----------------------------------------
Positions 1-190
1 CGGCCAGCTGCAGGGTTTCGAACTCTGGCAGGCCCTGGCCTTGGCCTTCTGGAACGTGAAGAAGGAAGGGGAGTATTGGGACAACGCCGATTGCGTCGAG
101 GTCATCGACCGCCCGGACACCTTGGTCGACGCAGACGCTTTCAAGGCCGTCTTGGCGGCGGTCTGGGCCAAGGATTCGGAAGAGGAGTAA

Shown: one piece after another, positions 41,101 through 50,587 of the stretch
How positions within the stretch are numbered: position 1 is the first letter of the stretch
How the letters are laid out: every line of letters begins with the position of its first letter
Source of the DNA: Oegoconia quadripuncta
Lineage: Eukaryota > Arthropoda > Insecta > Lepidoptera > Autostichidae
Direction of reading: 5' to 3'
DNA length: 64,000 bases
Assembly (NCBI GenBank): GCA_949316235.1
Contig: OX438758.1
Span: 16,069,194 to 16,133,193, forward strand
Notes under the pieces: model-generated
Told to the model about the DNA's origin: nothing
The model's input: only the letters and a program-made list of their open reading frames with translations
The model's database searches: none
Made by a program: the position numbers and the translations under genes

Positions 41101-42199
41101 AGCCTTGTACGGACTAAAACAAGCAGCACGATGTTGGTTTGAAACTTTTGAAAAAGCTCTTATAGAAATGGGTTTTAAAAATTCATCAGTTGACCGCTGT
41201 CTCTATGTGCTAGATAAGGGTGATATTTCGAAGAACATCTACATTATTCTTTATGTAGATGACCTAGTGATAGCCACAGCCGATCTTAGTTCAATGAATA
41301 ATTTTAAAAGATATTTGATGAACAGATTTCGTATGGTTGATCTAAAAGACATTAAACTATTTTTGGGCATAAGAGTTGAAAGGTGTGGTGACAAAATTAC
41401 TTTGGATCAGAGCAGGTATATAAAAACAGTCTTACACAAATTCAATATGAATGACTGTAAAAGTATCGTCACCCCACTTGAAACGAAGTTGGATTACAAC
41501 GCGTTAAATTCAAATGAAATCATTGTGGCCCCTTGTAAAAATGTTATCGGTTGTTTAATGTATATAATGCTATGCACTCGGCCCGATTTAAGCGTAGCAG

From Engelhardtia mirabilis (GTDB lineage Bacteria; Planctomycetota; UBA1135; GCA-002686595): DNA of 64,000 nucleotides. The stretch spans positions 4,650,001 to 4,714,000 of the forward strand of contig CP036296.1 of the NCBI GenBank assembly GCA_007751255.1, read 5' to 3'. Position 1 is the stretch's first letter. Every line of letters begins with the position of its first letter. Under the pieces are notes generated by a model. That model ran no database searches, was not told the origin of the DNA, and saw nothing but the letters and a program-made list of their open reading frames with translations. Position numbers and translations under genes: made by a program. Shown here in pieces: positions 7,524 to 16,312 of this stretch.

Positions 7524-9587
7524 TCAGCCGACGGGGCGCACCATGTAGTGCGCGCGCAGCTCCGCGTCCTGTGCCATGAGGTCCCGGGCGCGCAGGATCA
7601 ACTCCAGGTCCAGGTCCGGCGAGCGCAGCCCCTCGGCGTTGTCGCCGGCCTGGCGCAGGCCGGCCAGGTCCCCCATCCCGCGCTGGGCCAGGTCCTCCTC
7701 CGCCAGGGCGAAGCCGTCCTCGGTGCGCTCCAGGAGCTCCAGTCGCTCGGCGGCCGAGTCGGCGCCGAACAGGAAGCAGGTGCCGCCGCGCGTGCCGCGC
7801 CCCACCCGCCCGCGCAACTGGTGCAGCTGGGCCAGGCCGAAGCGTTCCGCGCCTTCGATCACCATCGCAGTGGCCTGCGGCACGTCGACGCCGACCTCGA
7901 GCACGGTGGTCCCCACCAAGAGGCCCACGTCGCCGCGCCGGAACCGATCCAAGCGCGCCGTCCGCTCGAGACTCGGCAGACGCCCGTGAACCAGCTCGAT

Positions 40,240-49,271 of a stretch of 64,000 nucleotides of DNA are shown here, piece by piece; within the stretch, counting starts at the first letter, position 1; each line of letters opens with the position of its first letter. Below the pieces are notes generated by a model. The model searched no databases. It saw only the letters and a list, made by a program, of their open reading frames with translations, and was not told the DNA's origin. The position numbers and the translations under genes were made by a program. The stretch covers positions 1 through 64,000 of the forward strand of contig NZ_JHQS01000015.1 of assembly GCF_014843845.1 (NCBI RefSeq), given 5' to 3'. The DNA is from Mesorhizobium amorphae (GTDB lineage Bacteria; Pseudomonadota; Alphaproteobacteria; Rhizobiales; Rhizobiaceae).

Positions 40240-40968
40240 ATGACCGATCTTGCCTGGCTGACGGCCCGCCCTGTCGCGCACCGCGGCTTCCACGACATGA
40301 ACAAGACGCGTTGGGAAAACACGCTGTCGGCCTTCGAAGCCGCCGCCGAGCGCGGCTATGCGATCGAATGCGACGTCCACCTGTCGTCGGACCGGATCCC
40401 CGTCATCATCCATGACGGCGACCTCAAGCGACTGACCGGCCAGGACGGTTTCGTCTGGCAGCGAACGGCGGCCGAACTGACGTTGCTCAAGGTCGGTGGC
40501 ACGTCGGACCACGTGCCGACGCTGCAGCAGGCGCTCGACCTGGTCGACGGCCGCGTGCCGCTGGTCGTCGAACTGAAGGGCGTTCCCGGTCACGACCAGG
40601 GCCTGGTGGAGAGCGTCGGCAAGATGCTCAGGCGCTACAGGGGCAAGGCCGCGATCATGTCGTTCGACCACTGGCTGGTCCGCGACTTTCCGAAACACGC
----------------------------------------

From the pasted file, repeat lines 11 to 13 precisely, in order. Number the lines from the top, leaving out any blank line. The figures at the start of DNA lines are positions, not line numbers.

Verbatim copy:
Assembly (NCBI GenBank): GCA_949316235.1
Contig: OX438758.1
Span: 16,069,194 to 16,133,193, forward strand